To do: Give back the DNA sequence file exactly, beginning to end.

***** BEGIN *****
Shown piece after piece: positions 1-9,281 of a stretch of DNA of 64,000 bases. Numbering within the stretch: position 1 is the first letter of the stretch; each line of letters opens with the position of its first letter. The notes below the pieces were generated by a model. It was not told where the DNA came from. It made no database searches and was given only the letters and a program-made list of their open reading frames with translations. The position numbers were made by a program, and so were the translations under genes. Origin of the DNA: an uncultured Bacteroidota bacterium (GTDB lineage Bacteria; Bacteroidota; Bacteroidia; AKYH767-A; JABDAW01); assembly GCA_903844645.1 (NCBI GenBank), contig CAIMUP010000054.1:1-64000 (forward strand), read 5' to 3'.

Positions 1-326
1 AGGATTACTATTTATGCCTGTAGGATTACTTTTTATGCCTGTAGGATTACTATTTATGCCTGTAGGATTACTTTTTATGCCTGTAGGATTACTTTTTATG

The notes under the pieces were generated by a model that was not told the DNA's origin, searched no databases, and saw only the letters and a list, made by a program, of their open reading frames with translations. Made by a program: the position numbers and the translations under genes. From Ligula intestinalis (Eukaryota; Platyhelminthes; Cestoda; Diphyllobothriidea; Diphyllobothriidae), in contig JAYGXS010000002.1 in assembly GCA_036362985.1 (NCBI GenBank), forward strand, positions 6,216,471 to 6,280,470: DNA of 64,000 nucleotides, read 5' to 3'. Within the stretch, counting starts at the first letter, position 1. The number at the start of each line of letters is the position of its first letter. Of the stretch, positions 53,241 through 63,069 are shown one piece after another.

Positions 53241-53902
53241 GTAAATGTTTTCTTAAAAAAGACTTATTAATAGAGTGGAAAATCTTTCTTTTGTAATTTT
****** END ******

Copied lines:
Shown piece after piece: positions 1-9,281 of a stretch of DNA of 64,000 bases. Numbering within the stretch: position 1 is the first letter of the stretch; each line of letters opens with the position of its first letter. The notes below the pieces were generated by a model. It was not told where the DNA came from. It made no database searches and was given only the letters and a program-made list of their open reading frames with translations. The position numbers were made by a program, and so were the translations under genes. Origin of the DNA: an uncultured Bacteroidota bacterium (GTDB lineage Bacteria; Bacteroidota; Bacteroidia; AKYH767-A; JABDAW01); assembly GCA_903844645.1 (NCBI GenBank), contig CAIMUP010000054.1:1-64000 (forward strand), read 5' to 3'.

Positions 1-326
1 AGGATTACTATTTATGCCTGTAGGATTACTTTTTATGCCTGTAGGATTACTATTTATGCCTGTAGGATTACTTTTTATGCCTGTAGGATTACTTTTTATG

The notes under the pieces were generated by a model that was not told the DNA's origin, searched no databases, and saw only the letters and a list, made by a program, of their open reading frames with translations. Made by a program: the position numbers and the translations under genes. From Ligula intestinalis (Eukaryota; Platyhelminthes; Cestoda; Diphyllobothriidea; Diphyllobothriidae), in contig JAYGXS010000002.1 in assembly GCA_036362985.1 (NCBI GenBank), forward strand, positions 6,216,471 to 6,280,470: DNA of 64,000 nucleotides, read 5' to 3'. Within the stretch, counting starts at the first letter, position 1. The number at the start of each line of letters is the position of its first letter. Of the stretch, positions 53,241 through 63,069 are shown one piece after another.

Positions 53241-53902
53241 GTAAATGTTTTCTTAAAAAAGACTTATTAATAGAGTGGAAAATCTTTCTTTTGTAATTTT